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FDA plans to propose ban on hair-straightening chemical products linked to health risks

Oct 14, 2023, 7:00 AM

The US Food and Drug Administration is proposing to ban certain hair-straightening products, such a...

The US Food and Drug Administration is proposing to ban certain hair-straightening products, such as chemical relaxers and pressing products, that have been linked to health risks. (Adobe Stock)

(Adobe Stock)

(CNN) — The US Food and Drug Administration is planning to propose a ban on certain hair-straightening products, such as chemical relaxers and pressing products, that have been linked to health risks, according to an entry in the Unified Agenda, which lists actions that administrative agencies plan to issue.

The agency plans a proposed rule that would specifically ban hair-straightening products that contain formaldehyde and other formaldehyde-releasing chemicals like methylene or glycol.

If such a proposed rule is issued, the FDA will receive public comments on it, and after reviewing those comments, the agency will decide whether further action is needed, spokesperson Courtney Rhodes said Friday.

“Based on the comments, we might decide to end the rulemaking process, to issue a new proposed rule, or to issue a final rule. If we decide to issue a final rule, we publish the final rule in the Federal Register,” the FDA says on its website.

Scientists have long identified an association between the use of hair-straightening chemical products with an increased risk of certain hormone-related cancers, including ovarian and breast cancers, and uterine cancer, particularly among Black and Latina women. Research suggests that about 50% of products advertised to Black women contain these types of chemicals, compared with about 7% that are advertised to White women, according to the Harvard T.H. Chan School of Public Health.

The FDA is expected to propose language noting that these types of hair-straightening chemical products are also “linked to short-term adverse health effects, such as sensitization reactions and breathing problems” and that “these chemicals are used in certain cosmetic products that are applied to human hair as part of a combination of chemical and heating tool treatment intended to smooth or straighten the hair.”

In March, two lawmakers – Reps. Ayanna Pressley, D-Massachusetts, and Shontel Brown, D-Ohio – wrote a letter to FDA Commissioner Dr. Robert Califf urging the agency to conduct a “thorough and transparent investigation” to determine whether hair-straightening chemical products on the market contain carcinogens that lead to an increased risk of uterine cancer.

Both Pressley and Brown have applauded the FDA’s action and called for the agency to implement such a ban.

“The FDA’s proposal to ban these harmful chemicals in hair straighteners and relaxers is a win for public health – especially the health of Black women who are disproportionately put at risk by these products as a result of systemic racism and anti-Black hair sentiment,” Pressley said in a news release.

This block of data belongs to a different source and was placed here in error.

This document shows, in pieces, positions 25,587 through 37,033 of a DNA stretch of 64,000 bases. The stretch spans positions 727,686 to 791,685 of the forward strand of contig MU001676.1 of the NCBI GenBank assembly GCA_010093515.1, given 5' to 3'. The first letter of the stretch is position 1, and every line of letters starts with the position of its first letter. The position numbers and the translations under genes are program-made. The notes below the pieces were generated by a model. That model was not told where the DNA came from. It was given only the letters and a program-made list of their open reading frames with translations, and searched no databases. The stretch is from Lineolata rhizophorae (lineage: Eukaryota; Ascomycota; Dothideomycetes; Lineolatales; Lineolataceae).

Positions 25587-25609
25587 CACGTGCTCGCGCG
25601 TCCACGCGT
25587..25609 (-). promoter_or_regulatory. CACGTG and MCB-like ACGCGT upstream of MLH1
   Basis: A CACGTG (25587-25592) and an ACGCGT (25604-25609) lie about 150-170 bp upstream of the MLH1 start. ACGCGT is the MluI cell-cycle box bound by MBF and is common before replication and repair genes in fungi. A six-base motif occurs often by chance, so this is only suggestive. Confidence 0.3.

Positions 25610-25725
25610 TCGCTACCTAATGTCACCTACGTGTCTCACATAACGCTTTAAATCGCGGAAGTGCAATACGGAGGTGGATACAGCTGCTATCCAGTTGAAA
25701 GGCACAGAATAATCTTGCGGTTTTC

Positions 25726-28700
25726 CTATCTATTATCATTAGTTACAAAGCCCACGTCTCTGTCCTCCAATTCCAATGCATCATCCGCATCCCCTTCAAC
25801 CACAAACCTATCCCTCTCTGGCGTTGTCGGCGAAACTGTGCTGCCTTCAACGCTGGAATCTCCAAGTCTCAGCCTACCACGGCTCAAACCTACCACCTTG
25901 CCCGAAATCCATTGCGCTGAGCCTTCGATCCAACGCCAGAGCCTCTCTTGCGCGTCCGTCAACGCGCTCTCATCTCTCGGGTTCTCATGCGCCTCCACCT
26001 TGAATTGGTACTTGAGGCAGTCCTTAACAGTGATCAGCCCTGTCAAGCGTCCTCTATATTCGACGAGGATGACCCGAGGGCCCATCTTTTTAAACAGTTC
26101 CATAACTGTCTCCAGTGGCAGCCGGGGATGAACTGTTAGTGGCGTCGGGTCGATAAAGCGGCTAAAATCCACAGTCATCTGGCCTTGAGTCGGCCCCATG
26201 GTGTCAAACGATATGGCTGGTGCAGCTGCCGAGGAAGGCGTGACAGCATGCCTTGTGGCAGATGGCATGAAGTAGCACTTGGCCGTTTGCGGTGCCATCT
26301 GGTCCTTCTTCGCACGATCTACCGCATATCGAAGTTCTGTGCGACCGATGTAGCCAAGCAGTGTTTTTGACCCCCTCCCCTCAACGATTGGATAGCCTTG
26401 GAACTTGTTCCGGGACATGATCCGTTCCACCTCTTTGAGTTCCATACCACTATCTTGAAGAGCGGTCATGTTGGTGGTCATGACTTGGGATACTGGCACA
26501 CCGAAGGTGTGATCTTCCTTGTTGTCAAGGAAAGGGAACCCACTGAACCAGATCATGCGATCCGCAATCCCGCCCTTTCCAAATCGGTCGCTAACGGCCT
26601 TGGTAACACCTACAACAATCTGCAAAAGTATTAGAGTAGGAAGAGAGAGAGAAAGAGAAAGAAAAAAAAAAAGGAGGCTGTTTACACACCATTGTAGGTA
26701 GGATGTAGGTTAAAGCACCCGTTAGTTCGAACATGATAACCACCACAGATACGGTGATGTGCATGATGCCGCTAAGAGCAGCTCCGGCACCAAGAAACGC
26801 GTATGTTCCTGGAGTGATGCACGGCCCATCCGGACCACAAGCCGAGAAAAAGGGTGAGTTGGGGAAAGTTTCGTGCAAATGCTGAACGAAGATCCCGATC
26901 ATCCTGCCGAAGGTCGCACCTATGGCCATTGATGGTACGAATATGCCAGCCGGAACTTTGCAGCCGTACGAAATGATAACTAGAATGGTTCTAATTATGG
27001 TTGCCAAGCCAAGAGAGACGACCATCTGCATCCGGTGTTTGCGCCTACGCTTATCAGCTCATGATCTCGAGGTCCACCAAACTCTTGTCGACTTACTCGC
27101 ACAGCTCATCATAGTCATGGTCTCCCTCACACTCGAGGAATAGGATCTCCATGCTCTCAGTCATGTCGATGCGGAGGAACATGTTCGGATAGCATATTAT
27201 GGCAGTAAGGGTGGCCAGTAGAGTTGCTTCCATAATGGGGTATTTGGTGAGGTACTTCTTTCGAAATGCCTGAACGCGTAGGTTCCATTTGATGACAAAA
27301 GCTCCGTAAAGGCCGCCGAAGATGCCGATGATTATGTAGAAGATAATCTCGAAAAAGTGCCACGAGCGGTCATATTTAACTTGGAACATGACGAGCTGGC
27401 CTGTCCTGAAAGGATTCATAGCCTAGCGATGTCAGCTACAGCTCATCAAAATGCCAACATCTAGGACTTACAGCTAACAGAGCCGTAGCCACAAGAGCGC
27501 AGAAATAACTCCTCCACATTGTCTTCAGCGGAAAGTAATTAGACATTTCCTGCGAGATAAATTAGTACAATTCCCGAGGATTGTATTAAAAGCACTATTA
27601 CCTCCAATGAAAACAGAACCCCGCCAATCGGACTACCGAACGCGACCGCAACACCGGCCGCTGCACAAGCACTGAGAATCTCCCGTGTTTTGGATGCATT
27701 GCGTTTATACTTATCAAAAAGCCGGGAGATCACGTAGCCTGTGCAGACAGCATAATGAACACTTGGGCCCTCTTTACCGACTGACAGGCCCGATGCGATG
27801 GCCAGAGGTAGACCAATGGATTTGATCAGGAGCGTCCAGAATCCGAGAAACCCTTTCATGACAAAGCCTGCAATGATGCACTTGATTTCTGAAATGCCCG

“Regardless of how we wear our hair, we should be allowed to show up in the world without putting our health at risk. I applaud the FDA for being responsive to our calls and advancing a rule that will help prevent manufacturers from making a profit at the expense of our health,” she said. “The Administration should finalize this rule without delay.”

A study published last year in the Journal of the National Cancer Institute found evidence of an association between the use of straightening products and uterine cancer. Among nearly 34,000 women in the United States ages 35 to 74, the study found a higher incident uterine cancer rate for those who reported using hair-straightening chemical products in the previous 12 months relative to those who did not.

The study found that among women who frequently used hair-straightening chemical products, the risk of developing uterine cancer by age 70 was around 4%. In women who did not use hair-straightening chemical products in the previous 12 months, the study found the risk of developing uterine cancer by age 70 to be about 1.6%.

One woman in Missouri claimed in a lawsuit against L’Oreal and other entities that her uterine cancer was caused by regular and prolonged exposure to chemicals found in the companies’ hair-straightening products. The suit was filed last year in Illinois on behalf of Missouri resident Jenny Mitchell, who was diagnosed with uterine cancer in 2018 and underwent a full hysterectomy.

“Our highest priority is the health, wellness and safety of all our consumers,” L’Oreal said in a statement after the filing. “We are confident in the safety of our products and believe the recent lawsuits filed against us have no legal merit. L’Oréal upholds the highest standards of safety for all its products. Our products are subject to a rigorous scientific evaluation of their safety by experts who also ensure that we follow strictly all regulations in every market in which we operate.”

CNN has reached out to L’Oreal for comment on the FDA’s plans.

Mitchell said last year that she recalls getting hair relaxers around third grade, when she was about 8 years old. She continued using chemical hair-straightening products from around 2000 until March 2022.

“As most young African-American girls, chemical relaxers, chemical straighteners were introduced to us at a young age,” she said. “Society has made it a norm to look a certain way, in order to feel a certain way. And I am the first voice of many voices to come that will stand, stand up to these companies, and say, ‘No more.’”

Correction: A previous version of this story incorrectly described the status of the FDA’s proposal.

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FDA plans to propose ban on hair-straightening chemical products linked to health risks